- Posts: 334
- Joined: 19 Jan 2004 01:44
- Location: Australia
- Posts: 37
- Joined: 12 Feb 2014 18:50
Some estimates now indicate that this number may be greater than 80,000 (dead, missing or killed by subsequent injuries, and, those who were captured but not taken as prisoners, but shot by the Russians, there is a considerable amount of evidence about of that). In the Latvian legionaries? Cemetery in Lestene in Kurland, Latvia (where Latvians and Germans made their last resistance literally), there are only about 20,000 recorded names of dead Latvian legionaries. For a small nation, it is an incredible number in the loss of personnel, especially after we also add the Latvian prisoners of war that were taken by Soviet Russia; most of these prisoners of war perished in the Soviet slave labor camps in the Russian Gulag in Siberia.
I will add that on December 16, 1944 the units of the 15 Waffen-Grenadier Division der SS "Lettische I" had a total of 16,800 men. While the 19 Waffen-Grenadier Division der SS "Lettische II" that had suffered very hard combats during one of the Soviet attempts to eliminate the bag of Kurland, had about 9,400 men. At the end of March, beginning of April 1945, after the fighting in Pomerania, the personnel of all the units of the 15 Waffen-Grenadier Division der SS, amounted to approximately 11,000 or 12,000 men (after having been placed at their charge new recruits).
Later approximately 2,000 men were placed under the command of the veteran Vilis Janums, inside a Kampfgruppe that had to be placed under command of the XI SS-Panzerkorps in the vicinity of Fürstenwalde (southeast of Berlin). Their units tried to maintain a defensive line, but the overwhelming Soviet advance destroyed between the days 21 and 22 any possibility or attempt of defense. All that remained was to survive, and its commander, Vilis Janums, ordered its units withdrawn and avoided the Soviet siege. On April 27, 1945, of those 2,000 men, only about 824 combatants remained. A number of about 350 were separated from the combat group and ended up fighting in Berlin. The separate group was the former rifle battalion of the 15th Waffen-Grenadier Division der SS, commanded by the SS-Hauptsturmführer Wally, and would end up succumbing in Berlin.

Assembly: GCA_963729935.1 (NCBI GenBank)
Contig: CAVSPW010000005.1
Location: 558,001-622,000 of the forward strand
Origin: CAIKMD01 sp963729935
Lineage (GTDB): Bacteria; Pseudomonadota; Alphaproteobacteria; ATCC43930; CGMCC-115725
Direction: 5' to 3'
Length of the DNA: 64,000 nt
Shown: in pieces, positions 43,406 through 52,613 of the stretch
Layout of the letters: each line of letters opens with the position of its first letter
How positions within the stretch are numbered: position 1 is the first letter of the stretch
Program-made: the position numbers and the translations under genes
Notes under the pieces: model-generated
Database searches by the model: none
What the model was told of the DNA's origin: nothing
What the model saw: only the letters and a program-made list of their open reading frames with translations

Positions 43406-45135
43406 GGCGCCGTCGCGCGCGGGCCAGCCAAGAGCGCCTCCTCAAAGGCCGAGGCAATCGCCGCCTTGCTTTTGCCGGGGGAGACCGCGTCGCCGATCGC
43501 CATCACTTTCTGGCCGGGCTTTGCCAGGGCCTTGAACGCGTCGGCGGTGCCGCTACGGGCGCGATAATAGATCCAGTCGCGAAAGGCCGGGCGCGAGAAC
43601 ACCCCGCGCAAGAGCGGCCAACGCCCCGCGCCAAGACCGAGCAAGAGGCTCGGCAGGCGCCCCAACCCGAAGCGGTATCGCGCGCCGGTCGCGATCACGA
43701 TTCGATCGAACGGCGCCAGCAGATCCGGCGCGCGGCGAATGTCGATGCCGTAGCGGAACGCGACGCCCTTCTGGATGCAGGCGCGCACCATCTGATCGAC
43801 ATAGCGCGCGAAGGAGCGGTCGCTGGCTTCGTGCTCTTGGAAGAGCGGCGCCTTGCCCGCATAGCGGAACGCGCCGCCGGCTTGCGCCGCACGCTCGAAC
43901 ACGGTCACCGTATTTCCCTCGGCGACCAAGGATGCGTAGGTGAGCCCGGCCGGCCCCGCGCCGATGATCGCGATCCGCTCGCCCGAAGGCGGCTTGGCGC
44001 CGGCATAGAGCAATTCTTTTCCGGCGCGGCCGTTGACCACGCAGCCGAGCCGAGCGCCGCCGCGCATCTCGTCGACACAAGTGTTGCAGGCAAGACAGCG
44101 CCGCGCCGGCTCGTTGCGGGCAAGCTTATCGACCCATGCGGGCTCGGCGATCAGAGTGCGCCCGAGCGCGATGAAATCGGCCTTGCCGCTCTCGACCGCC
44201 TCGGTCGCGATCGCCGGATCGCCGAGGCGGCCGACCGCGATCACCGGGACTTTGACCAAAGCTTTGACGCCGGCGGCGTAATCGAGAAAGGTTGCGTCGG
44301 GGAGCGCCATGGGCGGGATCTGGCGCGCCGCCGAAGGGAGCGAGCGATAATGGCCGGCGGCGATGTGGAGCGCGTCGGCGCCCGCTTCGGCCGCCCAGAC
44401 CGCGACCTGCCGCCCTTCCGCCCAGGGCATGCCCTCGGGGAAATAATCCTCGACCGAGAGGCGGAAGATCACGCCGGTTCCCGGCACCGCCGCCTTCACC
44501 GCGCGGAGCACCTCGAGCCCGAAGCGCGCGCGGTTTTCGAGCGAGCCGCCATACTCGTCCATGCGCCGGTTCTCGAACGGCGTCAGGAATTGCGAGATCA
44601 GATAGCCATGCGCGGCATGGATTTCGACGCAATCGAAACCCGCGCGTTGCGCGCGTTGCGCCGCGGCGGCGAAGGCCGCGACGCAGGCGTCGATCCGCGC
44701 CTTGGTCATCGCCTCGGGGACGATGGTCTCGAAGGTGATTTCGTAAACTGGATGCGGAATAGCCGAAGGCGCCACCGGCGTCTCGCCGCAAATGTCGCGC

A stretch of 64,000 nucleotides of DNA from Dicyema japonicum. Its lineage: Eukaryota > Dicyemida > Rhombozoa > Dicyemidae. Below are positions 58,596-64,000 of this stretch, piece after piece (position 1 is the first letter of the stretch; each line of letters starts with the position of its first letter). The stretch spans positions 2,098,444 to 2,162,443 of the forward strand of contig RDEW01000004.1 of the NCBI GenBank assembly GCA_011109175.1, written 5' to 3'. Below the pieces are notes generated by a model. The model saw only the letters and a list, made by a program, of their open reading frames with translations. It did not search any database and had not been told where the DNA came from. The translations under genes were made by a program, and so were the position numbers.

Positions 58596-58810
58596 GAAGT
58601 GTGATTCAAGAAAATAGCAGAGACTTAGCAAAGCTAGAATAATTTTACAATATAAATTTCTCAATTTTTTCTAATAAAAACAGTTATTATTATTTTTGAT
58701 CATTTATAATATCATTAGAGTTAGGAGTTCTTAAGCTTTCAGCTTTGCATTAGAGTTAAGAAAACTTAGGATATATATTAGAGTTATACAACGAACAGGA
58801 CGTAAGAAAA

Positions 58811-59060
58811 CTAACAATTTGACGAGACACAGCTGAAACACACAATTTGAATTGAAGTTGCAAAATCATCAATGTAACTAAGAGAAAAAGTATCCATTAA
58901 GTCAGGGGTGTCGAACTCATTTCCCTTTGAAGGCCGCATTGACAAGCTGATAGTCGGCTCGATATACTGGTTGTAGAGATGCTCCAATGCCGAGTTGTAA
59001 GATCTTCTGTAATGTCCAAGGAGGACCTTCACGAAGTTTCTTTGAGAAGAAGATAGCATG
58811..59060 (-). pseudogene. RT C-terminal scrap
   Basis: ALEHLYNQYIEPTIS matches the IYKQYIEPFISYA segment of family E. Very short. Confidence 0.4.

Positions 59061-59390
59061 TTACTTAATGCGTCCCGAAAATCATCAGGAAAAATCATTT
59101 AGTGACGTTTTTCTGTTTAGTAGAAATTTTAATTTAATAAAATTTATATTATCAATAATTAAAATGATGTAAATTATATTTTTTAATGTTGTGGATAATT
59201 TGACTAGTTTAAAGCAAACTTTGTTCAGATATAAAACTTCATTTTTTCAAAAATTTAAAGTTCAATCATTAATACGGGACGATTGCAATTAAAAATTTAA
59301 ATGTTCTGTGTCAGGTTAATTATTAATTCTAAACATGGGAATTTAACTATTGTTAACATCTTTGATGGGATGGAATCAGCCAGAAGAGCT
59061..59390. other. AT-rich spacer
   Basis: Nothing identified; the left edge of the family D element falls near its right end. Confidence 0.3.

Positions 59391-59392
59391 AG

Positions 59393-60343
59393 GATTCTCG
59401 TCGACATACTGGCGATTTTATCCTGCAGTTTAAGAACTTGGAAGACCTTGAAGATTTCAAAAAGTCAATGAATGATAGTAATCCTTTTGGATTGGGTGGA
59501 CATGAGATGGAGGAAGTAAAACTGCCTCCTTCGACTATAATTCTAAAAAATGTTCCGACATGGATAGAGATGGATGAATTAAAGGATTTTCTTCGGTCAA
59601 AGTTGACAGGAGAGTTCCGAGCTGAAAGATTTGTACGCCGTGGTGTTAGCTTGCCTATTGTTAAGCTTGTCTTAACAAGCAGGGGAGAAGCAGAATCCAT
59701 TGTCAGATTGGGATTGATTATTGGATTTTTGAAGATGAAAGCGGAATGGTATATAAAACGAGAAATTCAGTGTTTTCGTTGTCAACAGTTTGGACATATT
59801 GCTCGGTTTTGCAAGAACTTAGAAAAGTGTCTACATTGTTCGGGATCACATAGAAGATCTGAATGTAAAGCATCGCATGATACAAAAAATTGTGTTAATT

I also add this link:
[http://old.historia.lv/alfabets/L/la/la ... egions.htm]
There you will find interesting information about the beginnings of the Latvian Legion of the Waffen-SS, and about the divisional units to which it would result. It only covers the period from 1943 to mid-1944. But it is particularly interesting, since they are units, in which many officials are known, but not where their regimental units, or their battalions, were.